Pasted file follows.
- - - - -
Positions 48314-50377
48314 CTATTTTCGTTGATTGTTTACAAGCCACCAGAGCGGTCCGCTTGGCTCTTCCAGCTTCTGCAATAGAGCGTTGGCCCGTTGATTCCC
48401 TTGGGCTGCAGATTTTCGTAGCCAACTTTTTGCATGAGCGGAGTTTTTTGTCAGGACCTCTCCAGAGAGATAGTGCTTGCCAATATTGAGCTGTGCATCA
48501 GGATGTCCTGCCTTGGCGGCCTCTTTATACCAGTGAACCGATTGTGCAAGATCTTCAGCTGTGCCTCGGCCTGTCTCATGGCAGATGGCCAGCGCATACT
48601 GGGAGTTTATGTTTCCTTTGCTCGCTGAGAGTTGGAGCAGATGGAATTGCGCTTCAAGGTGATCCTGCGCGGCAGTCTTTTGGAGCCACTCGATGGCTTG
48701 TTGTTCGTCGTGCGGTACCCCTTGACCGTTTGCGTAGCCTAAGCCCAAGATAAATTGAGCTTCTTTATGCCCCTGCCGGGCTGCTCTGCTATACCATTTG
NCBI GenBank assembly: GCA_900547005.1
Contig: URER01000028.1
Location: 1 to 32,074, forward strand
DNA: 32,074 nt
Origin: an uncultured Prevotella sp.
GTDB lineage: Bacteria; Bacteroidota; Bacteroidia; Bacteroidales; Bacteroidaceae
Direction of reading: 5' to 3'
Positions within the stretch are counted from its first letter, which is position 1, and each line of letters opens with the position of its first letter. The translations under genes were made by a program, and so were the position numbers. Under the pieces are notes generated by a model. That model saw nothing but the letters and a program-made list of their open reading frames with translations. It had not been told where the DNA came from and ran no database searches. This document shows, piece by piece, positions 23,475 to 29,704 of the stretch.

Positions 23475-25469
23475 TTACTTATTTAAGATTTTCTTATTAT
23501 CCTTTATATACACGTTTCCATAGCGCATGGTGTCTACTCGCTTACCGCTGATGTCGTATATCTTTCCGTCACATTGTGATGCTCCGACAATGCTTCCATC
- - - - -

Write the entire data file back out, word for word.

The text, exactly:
Positions 48314-50377
48314 CTATTTTCGTTGATTGTTTACAAGCCACCAGAGCGGTCCGCTTGGCTCTTCCAGCTTCTGCAATAGAGCGTTGGCCCGTTGATTCCC
48401 TTGGGCTGCAGATTTTCGTAGCCAACTTTTTGCATGAGCGGAGTTTTTTGTCAGGACCTCTCCAGAGAGATAGTGCTTGCCAATATTGAGCTGTGCATCA
48501 GGATGTCCTGCCTTGGCGGCCTCTTTATACCAGTGAACCGATTGTGCAAGATCTTCAGCTGTGCCTCGGCCTGTCTCATGGCAGATGGCCAGCGCATACT
48601 GGGAGTTTATGTTTCCTTTGCTCGCTGAGAGTTGGAGCAGATGGAATTGCGCTTCAAGGTGATCCTGCGCGGCAGTCTTTTGGAGCCACTCGATGGCTTG
48701 TTGTTCGTCGTGCGGTACCCCTTGACCGTTTGCGTAGCCTAAGCCCAAGATAAATTGAGCTTCTTTATGCCCCTGCCGGGCTGCTCTGCTATACCATTTG
NCBI GenBank assembly: GCA_900547005.1
Contig: URER01000028.1
Location: 1 to 32,074, forward strand
DNA: 32,074 nt
Origin: an uncultured Prevotella sp.
GTDB lineage: Bacteria; Bacteroidota; Bacteroidia; Bacteroidales; Bacteroidaceae
Direction of reading: 5' to 3'
Positions within the stretch are counted from its first letter, which is position 1, and each line of letters opens with the position of its first letter. The translations under genes were made by a program, and so were the position numbers. Under the pieces are notes generated by a model. That model saw nothing but the letters and a program-made list of their open reading frames with translations. It had not been told where the DNA came from and ran no database searches. This document shows, piece by piece, positions 23,475 to 29,704 of the stretch.

Positions 23475-25469
23475 TTACTTATTTAAGATTTTCTTATTAT
23501 CCTTTATATACACGTTTCCATAGCGCATGGTGTCTACTCGCTTACCGCTGATGTCGTATATCTTTCCGTCACATTGTGATGCTCCGACAATGCTTCCATC